Measuring Organizational Learning LO22700

J.C. Lelie (
Sun, 19 Sep 1999 22:43:53 +0200

Replying to LO22678 --

Hello Art and other practioners,

Your mail "Measuring Organizational Learning LO22678 ("Arthur M.
Schneiderman" , do 17:39)" somehow triggered me to visit your website.

I recognize a lot of what you say. In my work i've been strongly
influenced by Argyris (double loop learning), Weick (create mini-theories
- system archetypes) AND (as a physicist) i've always tried to achieve
measurable - i prefer to call it observable - results.

The main issue, as i've experienced it, is that most people, managers
included, will use measurements in order to control - the behaviour of -
other people. The reason is straight forward: reduce uncertainty, reduce
tension, reduce complexity, reduce ambiguity.

I've always said "numbers are but a quantified expression of an opninion"
(Charles Handy), so numbers only support - or not - your opinion. Now
people will indeed behave in the way they're measured, noteably when used
to control their behaviour. I tried to use measurements to tell me
something about the processes, not to control people, but like an
observable of a (hidden or not-yet-known) process. The behaviour of the -
people inside the - system is irrelevant, it is the result that counts.
When there are people inside the system - beings able to learn - most of
the time they'll manage themselves, find ways and means to get the desired

In a way, measuring tells you only something about yourself, the way you
look at the world, what you think is real. It is in a way like Quantum
Physics: when you think light is waves, you'll measure wave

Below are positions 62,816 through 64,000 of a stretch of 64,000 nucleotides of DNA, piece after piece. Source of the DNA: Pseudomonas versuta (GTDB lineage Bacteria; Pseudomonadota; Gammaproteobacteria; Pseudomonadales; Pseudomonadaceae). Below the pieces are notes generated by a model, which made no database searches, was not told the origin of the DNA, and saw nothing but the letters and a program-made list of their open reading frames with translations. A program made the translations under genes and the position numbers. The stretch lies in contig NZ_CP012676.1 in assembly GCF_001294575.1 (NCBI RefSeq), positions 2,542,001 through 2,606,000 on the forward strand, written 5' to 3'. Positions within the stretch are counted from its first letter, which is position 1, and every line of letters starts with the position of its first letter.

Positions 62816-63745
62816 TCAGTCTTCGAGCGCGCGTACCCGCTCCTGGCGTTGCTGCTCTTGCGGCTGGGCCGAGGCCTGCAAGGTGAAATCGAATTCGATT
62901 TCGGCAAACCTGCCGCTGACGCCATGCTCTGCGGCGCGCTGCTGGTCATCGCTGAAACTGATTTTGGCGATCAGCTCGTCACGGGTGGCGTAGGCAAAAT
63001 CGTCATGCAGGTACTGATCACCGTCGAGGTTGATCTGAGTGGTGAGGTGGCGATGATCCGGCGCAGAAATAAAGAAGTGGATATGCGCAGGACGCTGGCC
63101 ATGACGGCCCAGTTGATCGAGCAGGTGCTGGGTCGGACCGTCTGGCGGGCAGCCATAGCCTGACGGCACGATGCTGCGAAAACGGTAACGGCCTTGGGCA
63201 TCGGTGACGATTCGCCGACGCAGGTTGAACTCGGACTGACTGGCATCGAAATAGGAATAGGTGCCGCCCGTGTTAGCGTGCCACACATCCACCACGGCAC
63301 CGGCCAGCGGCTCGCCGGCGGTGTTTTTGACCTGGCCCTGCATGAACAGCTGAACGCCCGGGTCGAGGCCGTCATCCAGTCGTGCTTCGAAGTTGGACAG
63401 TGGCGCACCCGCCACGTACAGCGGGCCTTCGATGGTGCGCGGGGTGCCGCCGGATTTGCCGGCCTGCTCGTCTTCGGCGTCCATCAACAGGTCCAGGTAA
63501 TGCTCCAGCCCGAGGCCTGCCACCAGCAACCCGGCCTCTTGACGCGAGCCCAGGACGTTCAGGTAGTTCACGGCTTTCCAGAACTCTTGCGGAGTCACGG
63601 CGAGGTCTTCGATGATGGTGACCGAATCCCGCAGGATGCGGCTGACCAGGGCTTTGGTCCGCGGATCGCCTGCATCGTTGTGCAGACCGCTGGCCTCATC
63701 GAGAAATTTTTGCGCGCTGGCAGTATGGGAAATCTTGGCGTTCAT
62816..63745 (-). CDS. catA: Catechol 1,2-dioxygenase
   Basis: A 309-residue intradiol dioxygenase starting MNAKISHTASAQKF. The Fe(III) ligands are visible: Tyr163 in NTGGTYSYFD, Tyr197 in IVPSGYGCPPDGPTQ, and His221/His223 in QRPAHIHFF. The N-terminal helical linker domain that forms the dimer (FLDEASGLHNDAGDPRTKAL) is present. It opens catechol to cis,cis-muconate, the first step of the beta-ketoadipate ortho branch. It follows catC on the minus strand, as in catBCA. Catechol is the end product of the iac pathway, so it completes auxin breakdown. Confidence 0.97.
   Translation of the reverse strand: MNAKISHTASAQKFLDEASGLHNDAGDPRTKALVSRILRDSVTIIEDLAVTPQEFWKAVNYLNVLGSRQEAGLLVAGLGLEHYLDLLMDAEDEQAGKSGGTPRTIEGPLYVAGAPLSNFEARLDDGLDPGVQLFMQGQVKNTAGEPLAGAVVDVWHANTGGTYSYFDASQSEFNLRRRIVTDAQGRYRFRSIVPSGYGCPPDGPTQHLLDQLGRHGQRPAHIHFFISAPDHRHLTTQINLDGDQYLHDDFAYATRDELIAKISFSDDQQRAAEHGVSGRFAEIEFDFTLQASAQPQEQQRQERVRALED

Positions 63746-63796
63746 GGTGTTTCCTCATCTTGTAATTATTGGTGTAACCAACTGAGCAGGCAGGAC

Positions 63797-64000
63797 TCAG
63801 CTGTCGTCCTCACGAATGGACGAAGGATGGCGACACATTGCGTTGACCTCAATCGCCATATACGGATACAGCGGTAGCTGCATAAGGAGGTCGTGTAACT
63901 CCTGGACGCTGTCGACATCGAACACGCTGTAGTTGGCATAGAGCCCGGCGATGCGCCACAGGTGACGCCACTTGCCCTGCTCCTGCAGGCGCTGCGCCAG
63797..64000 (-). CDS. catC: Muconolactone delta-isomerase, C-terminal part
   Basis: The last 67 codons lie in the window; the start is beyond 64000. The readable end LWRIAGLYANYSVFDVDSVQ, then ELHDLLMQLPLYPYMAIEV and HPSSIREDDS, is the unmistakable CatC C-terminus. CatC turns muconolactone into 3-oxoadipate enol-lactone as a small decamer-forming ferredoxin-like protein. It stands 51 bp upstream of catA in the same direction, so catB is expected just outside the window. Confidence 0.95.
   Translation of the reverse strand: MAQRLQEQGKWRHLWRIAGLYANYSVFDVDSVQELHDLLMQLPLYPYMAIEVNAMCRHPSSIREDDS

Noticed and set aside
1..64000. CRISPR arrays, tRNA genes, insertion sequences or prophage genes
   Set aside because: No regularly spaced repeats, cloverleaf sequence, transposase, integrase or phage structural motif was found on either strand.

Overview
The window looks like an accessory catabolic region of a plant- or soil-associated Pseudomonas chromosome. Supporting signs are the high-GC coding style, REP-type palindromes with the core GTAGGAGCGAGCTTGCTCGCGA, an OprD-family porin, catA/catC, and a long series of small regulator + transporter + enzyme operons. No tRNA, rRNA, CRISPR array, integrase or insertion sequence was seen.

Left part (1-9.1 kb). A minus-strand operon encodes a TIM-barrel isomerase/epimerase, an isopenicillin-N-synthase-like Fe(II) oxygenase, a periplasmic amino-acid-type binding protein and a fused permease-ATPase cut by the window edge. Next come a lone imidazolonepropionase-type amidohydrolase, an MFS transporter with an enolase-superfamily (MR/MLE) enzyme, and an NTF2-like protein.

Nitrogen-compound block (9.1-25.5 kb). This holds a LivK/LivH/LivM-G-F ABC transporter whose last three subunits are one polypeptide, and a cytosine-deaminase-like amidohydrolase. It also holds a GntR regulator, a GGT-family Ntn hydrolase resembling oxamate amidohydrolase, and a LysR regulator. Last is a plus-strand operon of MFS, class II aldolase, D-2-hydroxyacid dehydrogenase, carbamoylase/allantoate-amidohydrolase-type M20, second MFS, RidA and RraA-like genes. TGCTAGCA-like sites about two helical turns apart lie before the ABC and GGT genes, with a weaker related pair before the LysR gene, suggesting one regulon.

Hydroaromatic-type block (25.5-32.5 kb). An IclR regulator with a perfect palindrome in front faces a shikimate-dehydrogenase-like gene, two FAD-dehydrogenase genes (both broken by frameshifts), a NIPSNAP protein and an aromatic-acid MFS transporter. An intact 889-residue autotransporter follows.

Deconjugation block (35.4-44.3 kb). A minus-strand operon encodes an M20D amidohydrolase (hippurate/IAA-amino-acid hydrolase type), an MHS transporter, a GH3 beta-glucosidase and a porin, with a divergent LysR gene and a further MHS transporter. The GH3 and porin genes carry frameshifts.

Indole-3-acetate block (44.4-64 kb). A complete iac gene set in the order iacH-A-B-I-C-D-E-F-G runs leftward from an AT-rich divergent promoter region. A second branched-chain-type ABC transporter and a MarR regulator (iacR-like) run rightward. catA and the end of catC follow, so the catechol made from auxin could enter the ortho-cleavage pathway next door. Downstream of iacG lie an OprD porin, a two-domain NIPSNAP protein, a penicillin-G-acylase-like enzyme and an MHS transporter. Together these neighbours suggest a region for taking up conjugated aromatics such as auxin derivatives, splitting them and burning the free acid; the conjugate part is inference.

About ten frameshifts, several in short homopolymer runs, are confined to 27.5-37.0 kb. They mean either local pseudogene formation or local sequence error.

characteristics, like interference. When you think light is particles,
you'll measure the photo-electric effect.

Light itself doesn't care. It has both characteristics. It behaves the way
you measure it. Organizational processes probably have the same two sides:
a control (theory X), particle-like side and a process (theory Y),
wave-like, side. Incompatible to be measured in the same experiment.

By the way, maybe there is also a kind of organisational Heisenberg
uncertainty principle, the lelie Action-reaction Emergent I Organisational
Uncerainty principle (l-AEIOU-p):

The better you know your position in the organisation the less you'll know
where the organisation is changing- and/or - the better you know where the
organisation is creating change, the less you'll know where your position
is. Or (delta action/reaction control) times (delta emergent learning)
equals at least some constant involving pi. This complies with the Dilbert

Arthur M. Schneiderman wrote:

> I've had a long term interest in both performance measurement and
> organizational learning. I have a short essay on my website on this
> subject. In it, I propose a definition of organizational learning as well
> as a universal metric. I would be interested in any comments.

Kind regards, wherever you are

Jan Lelie


Drs J.C. Lelie CPIM (Jan) LOGISENS - Sparring Partner in Logistical Development Mind@Work - est. 1998 - Group Decision Process Support Tel.: (+ 31) (0)70 3243475 or car: (+ 31)(0)65 4685114 and/or taoSystems: + 31 (0)30 6377973 -

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